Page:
Technically, the word I should have used above, in the headline, is “Manipulates.” As in, “Safely Manipulate Your Balls When You Celebrate!” That’s what the Federal Drug Administration advises this season, anyway. (Screen capture, above.) But I’m a writer who has spent a lifetime in both advertising and journalism, and I know the value of […]
When Los Angeles was a still a little pueblo in the northern part of Mexico known as Alta California, Spanglish was born. Public Radio International’s Global Nation explains: …living in the a rancho just north of the pueblo was a young Scottish adventurer named Hugh Reid. In the 1830s he left the old world for […]
(PNS reporting from RANCHO CUCAMONGA, CA) Factional fighting among Spanglish speakers, academics, and Raza activists doomed the first Spanglish grammar conference, held here Sunday. “The idea was to create some foundational principles and ground rules for our people’s language,” co-organizer Lourdes Cervantes-Borges of the Professional Organization of Chican@s Oppressed by Society (POCHOS) told PNS. “We […]
Tijuana was a welcoming destination for Jewish refugees who fled Europe, Asia and the Mideast looking for a better life. This is one family’s story, and a POCHO Rosh HaShanah (New Year) tradition because shanah sorta rhymes with Tijuana. The Jewish year 5775 begins at sundown Wednesday, September 24; we wish all who celebrate a […]
Slate’s infographic mapping magic illustrates what we knew already — across most of the United Estates, Spanish is almost always the most commonly-spoken language besides English. But after English and Spanish, what’s Numero Tres? Here in California, it’s Tagalog, first language of a quarter of all Filipinos and the second language of most. Pinoys, ruled […]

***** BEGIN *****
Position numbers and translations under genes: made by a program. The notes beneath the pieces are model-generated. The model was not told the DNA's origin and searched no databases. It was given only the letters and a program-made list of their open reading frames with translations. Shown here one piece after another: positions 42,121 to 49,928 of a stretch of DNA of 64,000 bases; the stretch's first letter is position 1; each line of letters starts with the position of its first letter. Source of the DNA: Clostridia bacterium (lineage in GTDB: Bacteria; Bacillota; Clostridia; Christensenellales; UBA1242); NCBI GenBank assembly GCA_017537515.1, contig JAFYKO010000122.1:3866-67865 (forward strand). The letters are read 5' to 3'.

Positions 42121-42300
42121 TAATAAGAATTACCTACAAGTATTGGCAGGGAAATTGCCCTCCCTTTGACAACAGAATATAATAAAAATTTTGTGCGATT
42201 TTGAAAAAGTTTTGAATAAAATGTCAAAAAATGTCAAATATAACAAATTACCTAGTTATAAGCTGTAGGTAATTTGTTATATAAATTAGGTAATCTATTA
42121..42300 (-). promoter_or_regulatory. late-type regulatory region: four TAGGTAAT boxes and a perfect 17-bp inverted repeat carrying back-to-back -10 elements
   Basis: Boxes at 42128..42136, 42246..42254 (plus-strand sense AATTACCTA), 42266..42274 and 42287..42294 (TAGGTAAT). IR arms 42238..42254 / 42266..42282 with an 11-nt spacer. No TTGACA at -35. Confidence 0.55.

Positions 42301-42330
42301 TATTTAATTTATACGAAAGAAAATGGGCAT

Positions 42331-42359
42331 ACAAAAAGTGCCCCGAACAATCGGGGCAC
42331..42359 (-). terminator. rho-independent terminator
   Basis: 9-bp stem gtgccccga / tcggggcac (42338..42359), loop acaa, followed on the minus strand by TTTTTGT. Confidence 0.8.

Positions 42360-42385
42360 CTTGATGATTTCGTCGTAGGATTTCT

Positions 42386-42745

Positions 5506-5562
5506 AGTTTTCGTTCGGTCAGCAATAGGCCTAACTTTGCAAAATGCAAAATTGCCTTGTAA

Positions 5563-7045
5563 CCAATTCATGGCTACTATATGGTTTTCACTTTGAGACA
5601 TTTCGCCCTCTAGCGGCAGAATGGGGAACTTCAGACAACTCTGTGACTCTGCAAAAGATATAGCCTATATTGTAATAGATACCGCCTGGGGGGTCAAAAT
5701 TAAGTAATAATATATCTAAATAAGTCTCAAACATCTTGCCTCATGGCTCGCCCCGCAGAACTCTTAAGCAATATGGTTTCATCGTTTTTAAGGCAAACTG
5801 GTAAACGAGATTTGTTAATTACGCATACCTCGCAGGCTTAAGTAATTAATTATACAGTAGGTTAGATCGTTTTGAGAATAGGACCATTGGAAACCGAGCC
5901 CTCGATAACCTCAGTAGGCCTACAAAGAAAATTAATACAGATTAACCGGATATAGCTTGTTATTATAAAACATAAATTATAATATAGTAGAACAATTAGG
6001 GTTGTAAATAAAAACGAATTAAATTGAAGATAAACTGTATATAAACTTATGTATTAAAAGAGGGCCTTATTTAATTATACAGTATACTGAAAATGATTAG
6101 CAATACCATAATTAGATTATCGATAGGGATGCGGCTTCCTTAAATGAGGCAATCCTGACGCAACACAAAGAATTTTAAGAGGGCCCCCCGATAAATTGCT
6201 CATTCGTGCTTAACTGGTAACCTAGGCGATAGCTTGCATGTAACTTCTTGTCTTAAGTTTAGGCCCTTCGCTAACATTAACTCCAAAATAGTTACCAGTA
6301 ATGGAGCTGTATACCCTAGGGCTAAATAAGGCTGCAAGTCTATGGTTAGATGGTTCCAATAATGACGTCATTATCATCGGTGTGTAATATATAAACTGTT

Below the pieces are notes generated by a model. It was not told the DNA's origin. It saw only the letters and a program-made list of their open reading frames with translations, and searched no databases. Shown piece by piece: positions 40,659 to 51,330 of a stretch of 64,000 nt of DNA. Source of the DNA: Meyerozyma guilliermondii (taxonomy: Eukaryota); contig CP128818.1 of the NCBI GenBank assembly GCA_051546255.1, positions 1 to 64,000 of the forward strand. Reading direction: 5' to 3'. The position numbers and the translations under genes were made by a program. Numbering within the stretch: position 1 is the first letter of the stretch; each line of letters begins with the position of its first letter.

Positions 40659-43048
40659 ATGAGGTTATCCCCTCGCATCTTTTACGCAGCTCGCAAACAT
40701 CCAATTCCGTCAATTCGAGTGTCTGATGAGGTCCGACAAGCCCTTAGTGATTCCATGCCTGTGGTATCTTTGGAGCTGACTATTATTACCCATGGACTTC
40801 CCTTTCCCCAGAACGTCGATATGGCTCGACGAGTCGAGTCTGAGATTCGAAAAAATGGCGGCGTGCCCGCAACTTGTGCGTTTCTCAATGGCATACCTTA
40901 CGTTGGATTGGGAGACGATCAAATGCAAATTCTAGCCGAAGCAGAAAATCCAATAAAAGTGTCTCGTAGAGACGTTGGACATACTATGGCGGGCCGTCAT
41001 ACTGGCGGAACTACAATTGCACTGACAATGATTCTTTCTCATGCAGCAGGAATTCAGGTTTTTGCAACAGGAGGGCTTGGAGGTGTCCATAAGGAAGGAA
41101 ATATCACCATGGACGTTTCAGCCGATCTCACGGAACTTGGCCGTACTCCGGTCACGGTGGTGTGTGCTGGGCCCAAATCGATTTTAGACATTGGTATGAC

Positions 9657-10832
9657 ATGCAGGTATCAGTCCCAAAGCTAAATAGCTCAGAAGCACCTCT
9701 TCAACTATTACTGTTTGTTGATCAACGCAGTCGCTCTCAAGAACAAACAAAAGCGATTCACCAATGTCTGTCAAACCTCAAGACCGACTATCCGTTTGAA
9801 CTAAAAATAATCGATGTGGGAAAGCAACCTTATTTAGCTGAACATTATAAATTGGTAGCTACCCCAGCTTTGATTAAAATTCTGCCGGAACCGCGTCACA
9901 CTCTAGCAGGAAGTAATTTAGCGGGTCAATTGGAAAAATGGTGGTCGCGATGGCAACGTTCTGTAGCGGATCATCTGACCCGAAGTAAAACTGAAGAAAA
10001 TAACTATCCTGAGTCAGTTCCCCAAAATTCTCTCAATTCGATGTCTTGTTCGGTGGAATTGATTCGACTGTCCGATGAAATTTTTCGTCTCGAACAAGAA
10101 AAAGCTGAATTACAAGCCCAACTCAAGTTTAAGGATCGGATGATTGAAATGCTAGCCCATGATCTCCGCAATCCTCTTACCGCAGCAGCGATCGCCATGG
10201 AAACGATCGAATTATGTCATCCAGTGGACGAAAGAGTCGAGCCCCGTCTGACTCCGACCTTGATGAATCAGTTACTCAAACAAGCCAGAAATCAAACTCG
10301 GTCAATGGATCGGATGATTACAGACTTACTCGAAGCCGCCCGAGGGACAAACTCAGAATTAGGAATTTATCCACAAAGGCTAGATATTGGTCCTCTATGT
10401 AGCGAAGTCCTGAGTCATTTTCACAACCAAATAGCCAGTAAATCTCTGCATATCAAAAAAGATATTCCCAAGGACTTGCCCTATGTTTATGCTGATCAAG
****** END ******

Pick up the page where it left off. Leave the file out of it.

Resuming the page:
Last month we made fun of the out-of-touch radio stations who wouldn’t run commercials for Pizza Patron’s massive pepperoni and jalapeño topped pie because the La Chingona name was too, uhm, spicy. Silly squares! The joke was on you, and the triumphant mad men and marketeers at the Texas-based company posted this video Thursday to […]
It’s a phenomenon older than the United Estates of America. We’ve named it Looking Down On More Recent Immigrants Syndrome: In 1751, Founding Father Benjamin Franklin, a North American colonial with British roots, disparaged “stupid” and “swarthy” recently-arrvied German immigrants, who, he wrote, were too dumb to learn English, and did we mention they were […]
Courtesy of Tio Sam’s United States Census.gov is this screen capture of Mexican-American distribution in the USA. Click here for an interactive map of other “Latino/Hispanic” ethnicities. Spoiler: Most Cuban-Americans are in Florida. [Click image to enlarge.]
Brandon Calvillo tells his friend David Lopez that he, Brandon, is half Mexican. Lopez, it seems, is not all that pumped. [Remember, with these Vine videos, you need to hover and click on the top left corner of the graphic to hear the audio.] PREVIOUSLY ON VINE VIDEOS:
Sunday’s Coca Cola’s Super Bowl commercial spotlighting America the Beautiful (sung in the languages of immigrants who built and continue to build our country) predictably pissed off the Internet haters who have been waiting to dis little patriotic kids since Sebastien de la Cruz sang The Star-Spangled Banner at last year’s NBA finals. Didn’t see […]
Where are you from? That is a simple question, isn’t? Well, for some of us, the answer is not so straight forward. My experience in London in the past four months has included fascinating dialogue with people I have come across. It is one thing I have come to expect from such a global city […]